The cleaners are an essential part of the service that JR Central provides to its passengers.
The products SMT uses for cleaning the Shinkansen are as simple as they are innovative. Manager Shirama walks towards a pre-arranged cleaning kit that is used by all the individual cleaners. “The most important aspect of the cleaning equipment is that it should enable our employees to move easily in the train, they need to be mobile so they can rapidly clean everything”, Shirama explains, while holding the cleaning kit in his hand.

The cleaning bag has one additional vertical compartment where the dustpan can be stored, which is filled with a plastic waste bag. In one movement you can get rid of the dirt and store the dustpan at the same time. The most impressive aspect of the kit is the duster which incorporates a water detection system. To illustrate how it functions Shirama empties a bottle of water on a sofa. He holds the duster above the seat and the duster starts beeping.

Shirama explains: “In the Shinkansen one of the challenges is to clean the seats, where liquid may have been spilled. It is not always easy to see this immediately so previously we had to carefully check each seat. Now we just need to hold this simple tool above the seat and we know if there is any kind of liquid that needs to be cleaned.”

Preparation vital

The contrast between the relaxed interview and the briefing for the cleaning staff responsible for the afternoon shift could not be greater. Employees of SMT have gathered in the conference room to listen to a motivational speech by one of the supervisors. They are informed about the most recent changes in their routines. After the speech the several teams gather to double-check the equipment.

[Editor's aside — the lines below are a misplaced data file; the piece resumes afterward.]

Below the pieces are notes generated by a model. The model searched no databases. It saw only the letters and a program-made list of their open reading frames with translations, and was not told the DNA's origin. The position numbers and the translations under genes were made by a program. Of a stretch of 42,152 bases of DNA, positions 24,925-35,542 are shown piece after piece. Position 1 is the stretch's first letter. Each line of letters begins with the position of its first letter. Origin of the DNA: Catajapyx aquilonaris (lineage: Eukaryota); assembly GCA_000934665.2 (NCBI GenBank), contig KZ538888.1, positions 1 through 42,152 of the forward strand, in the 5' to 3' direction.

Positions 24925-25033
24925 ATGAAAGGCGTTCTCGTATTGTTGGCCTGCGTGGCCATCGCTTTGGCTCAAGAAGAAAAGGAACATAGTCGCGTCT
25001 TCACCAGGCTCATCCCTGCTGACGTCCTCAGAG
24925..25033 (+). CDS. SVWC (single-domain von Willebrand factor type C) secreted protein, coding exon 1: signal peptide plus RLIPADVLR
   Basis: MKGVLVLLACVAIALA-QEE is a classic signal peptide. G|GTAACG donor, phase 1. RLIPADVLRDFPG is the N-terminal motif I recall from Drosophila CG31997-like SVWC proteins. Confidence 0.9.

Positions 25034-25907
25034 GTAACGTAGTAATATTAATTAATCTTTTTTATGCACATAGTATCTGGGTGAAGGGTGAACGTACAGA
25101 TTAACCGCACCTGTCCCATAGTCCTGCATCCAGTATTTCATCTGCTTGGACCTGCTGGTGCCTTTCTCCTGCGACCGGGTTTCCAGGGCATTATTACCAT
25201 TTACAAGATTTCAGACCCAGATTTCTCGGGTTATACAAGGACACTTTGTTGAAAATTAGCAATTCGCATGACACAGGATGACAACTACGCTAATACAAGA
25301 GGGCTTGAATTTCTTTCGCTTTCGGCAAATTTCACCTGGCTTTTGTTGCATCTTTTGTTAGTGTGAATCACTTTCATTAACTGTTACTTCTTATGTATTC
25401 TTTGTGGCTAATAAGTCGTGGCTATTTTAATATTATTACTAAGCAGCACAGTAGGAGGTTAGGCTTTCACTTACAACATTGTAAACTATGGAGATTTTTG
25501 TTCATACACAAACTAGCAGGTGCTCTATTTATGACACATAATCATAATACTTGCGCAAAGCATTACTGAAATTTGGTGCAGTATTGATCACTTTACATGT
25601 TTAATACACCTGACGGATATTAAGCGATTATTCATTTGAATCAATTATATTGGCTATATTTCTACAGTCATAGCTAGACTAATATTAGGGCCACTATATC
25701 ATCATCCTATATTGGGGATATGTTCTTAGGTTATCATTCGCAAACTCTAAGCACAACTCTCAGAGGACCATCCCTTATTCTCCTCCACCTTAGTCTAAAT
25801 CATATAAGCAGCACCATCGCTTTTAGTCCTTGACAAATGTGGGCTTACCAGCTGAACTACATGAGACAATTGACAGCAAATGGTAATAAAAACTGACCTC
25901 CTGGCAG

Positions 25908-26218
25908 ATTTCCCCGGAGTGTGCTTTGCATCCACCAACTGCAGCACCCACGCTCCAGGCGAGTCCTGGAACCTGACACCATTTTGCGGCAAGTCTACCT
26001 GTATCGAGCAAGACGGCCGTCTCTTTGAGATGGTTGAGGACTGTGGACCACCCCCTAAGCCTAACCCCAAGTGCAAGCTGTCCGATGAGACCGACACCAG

The cleaners of the inside of the train double-check if they have everything and loudly check if the electronic detection device on their duster is still working. On the other end of the room the supervisors gather, to do one final round to see if they all have the necessary keys of the train, before heading to platform nine.

While waiting for the train to arrive, supervisor Yasuzawa has to think for a few seconds when asked about the biggest challenge of their work: “That is probably the time pressure. It is very difficult that we just have 12 minutes to clean the Shinkansen. If you consider all the possible things that could happen, I think 12 minutes is very short. Back in the day we had more time, but nowadays the Shinkansen goes more often and therefore there is less time for it to stand still on the track”, she says.

The public address system announces that the train will shortly arrive, but is two minutes behind schedule, which means the team has only 10 minutes to clean the train. With astonishing speed the crew cleans the Shinkansen, one carriage after another. Once all the carts are cleaned, supervisor Yasuzawa gives the signal to the conductors of JR Central, after which the passengers can board.